Louisville Estate Planning Lawyers

Let's face it. No one likes to think about death or disability. That may be one reason why so many people fail to have an estate plan, leaving their family members guessing about their wishes and intentions after they are gone — or worse — pursuing legal action over their estate or guardianship of their children.

Helping You Plan for Your Future and Your Family's Future

Regardless of the size of your estate, it is very important to have a proper estate plan in place. Our experienced estate planning attorneys will help you make decisions about inheritance, preserve your assets and take advantage of inheritance tax exemptions via comprehensive planning strategies. We also provide estate planning services for same-sex couples who are just recently protected by Kentucky's marriage and inheritance laws.

Call (502) 425-8717 or contact us online to schedule a confidential consultation at our Louisville law office. If you are unable to come to our office, we may come to your home to discuss creating an individualized estate plan for you.

The English Law Group, P.S.C. offers sixty years of legal experience in the area of estate planning. From our offices in Louisville, we serve clients in Greater Jefferson County, and Southern Indiana.

At our family-based firm, you will always receive personalized service from a dedicated attorney — not a paralegal. One of our attorneys will meet with you to discuss your goals, establish will or trust and help you plan for the future.

Wills · Trusts · Powers of Attorney · Living Wills · Premarital Agreements

From a simple will to a complex estate plan, we have the knowledge and skills needed to design an estate plan that will meet your unique needs. Our estate planning services include:

Last Will and Testaments:

By your last will and testament you direct who will receive your assets and property after your death and name an executor to probate your estate. A properly drafted will gives your executor the power to sell real property. If a power of sale is not included in the will, the representative may need to get a probate court order to complete any real estate transactions.

Many residents of Kentucky and Indiana do not realize that if they die without a properly executed will their estate will be devised according to state statutes and will probably not go directly to their spouses.

In your last will and testament you can also designate the guardian for any minor or children. Many people find this to be the most important aspect of the document.  Your will can also include a trust so that your children do not get control of the estate until they reach a certain age (i.e. 23 or 25-years-old).

UPDATING AN EXISTING WILL:

Your will should be amended periodically, especially after a major life event such as a divorce or remarriage, or death of an heir. Revoking a previously drafted will without consulting a lawyer can result in later disputes in probate court. Holographic wills (hand-written) are recognized in Kentucky, the entire will must be in the testator’s handwriting and signed by the testator.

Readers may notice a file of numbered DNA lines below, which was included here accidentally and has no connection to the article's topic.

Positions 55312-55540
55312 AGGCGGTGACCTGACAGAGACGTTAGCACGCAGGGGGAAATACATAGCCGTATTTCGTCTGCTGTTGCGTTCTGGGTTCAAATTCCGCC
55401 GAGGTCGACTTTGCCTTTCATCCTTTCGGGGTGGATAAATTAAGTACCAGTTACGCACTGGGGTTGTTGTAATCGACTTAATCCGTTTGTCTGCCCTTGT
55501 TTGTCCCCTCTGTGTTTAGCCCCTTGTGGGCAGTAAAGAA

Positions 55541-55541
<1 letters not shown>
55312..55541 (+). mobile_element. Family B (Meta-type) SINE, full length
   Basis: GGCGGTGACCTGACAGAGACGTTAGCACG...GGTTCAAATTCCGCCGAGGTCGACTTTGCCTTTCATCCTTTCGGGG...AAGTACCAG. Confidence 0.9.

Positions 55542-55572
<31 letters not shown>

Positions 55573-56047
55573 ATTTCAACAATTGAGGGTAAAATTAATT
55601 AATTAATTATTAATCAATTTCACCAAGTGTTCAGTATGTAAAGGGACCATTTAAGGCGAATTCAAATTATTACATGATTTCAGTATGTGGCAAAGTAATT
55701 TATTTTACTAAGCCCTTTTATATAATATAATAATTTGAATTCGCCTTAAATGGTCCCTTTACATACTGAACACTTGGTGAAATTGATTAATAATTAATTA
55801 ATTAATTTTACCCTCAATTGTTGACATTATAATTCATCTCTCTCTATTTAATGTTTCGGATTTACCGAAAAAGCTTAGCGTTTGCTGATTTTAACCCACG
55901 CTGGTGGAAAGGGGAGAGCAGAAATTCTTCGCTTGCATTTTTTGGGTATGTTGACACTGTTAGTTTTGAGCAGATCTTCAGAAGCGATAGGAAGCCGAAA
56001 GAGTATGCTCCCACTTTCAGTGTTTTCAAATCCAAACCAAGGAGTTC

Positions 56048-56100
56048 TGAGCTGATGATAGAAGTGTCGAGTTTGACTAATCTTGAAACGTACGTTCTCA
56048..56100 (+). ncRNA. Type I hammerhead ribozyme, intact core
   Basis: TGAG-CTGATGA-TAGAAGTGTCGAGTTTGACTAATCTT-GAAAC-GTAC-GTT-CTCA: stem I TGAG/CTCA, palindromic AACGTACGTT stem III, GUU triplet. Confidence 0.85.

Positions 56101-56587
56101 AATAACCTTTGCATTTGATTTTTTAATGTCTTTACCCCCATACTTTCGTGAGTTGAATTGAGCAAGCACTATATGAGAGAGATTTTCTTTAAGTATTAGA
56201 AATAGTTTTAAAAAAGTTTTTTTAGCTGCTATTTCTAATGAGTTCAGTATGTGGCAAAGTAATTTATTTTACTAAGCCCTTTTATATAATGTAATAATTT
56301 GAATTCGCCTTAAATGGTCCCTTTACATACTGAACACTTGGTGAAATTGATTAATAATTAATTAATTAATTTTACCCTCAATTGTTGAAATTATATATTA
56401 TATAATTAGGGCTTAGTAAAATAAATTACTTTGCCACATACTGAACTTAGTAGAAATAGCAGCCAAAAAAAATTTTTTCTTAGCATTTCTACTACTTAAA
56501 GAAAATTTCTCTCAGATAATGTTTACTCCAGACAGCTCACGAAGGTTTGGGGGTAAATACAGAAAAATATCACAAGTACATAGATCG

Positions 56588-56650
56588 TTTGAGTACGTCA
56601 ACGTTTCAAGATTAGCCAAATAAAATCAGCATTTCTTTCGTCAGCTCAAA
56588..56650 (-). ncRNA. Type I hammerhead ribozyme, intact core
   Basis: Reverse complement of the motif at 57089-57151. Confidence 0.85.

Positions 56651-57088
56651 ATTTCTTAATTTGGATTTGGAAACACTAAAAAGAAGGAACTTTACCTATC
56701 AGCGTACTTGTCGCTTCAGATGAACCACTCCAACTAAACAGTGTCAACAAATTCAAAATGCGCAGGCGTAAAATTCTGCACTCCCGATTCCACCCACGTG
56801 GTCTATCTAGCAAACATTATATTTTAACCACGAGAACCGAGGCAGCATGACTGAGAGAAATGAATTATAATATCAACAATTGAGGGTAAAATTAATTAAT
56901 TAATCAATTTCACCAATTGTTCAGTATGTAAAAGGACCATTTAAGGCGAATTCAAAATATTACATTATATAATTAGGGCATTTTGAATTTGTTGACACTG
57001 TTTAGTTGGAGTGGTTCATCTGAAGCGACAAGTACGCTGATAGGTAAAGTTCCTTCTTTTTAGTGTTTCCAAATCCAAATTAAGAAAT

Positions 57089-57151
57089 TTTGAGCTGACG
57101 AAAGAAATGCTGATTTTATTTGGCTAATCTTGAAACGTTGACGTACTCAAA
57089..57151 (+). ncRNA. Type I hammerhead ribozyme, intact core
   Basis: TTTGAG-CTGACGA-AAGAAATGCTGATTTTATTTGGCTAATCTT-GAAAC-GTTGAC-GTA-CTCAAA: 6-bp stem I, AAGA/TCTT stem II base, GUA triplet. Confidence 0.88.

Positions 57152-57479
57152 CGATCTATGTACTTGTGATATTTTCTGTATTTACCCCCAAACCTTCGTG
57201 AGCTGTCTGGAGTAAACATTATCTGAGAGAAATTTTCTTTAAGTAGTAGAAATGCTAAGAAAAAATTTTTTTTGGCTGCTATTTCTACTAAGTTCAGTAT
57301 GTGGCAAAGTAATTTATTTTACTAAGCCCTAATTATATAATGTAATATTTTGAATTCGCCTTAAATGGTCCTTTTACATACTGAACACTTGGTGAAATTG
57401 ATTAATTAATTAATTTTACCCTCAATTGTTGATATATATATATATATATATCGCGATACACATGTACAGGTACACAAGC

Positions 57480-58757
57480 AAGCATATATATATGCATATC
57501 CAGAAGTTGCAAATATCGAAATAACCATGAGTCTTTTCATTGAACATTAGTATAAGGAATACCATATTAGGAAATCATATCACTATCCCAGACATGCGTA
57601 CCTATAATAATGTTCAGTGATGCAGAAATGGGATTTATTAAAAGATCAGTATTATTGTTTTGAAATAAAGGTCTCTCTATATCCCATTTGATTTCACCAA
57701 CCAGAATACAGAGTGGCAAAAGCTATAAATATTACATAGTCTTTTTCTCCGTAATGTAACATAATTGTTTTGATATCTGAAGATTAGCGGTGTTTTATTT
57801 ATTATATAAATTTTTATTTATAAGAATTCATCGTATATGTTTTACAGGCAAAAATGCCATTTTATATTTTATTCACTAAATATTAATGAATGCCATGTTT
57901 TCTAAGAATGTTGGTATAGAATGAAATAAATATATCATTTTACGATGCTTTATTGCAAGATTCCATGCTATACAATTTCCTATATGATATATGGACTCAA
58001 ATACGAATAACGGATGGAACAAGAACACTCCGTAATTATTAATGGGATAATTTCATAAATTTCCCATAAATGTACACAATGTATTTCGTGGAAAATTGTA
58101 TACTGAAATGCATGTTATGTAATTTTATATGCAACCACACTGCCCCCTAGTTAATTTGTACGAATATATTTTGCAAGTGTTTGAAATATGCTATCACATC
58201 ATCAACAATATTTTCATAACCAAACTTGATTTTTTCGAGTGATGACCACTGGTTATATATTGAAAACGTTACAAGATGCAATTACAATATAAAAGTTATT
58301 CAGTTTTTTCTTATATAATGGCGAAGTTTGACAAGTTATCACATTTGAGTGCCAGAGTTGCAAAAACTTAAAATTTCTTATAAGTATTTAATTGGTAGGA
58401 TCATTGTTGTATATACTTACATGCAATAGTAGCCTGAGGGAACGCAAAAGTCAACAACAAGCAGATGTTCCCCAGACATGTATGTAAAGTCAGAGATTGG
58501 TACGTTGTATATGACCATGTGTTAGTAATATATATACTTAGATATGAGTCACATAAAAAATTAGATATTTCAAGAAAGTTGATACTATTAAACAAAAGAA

Trusts:

A trust is a method of preserving assets or providing continued support for family members. The funds (money or assets) are distributed to the beneficiaries in accordance with the exact terms of the trust. Trusts can be used to accomplish a variety of estate planning goals. Some of the types of trust we often recommend to clients, include:

  • Life Insurance Trusts
  • Marital Trusts
  • Minor's Trusts
  • Generation Skipping Trusts
  • Charitable Trusts
  • Supplemental or Special Needs Trusts

Prenuptial Agreements:

A prenuptial agreement (also called a prenup or premarital agreement) is important for people who want to protect their rights to real and personal property. Because Kentucky law gives spouses dower or curtsey interests in their spouse's property, premarital agreements can be especially important in second marriages to protect your children's inheritance rights.

Many people have the misconception that prenuptial agreements are used only by the extremely wealthy. However, a prenup can be an effective tool to help in estate planning. For example, an engaged couple with children from previous marriages may use a prenuptial agreement to determine what will happen to their property when either dies, so that they can pass on the property they brought into the marriage to their heirs. Without a prenup, a surviving husband or wife will have the right to claim her statutory interest of the other spouse's property, leaving much less for the children.

Living Wills/health care directives:

In a living will/health care directive, you can express your wishes regarding end-of-life care. You can also explain what types of medical treatment you would want if you were unable to speak for yourself.

Health Care Powers of Attorney:

You can name a trusted relative or friend to make medical decisions for you in the in the event you become incapacitated or unable to make your own decisions.

Durable Powers of Attorney:

You can name someone to maintain your personal and financial affairs if you are unable to do so yourself.

Tax Planning:

If you have a large estate, you need to take measures to protect yourself from unnecessary taxation.
Contact the estate planning attorneys of The English Law Group, P.S.C. to arrange your initial consultation.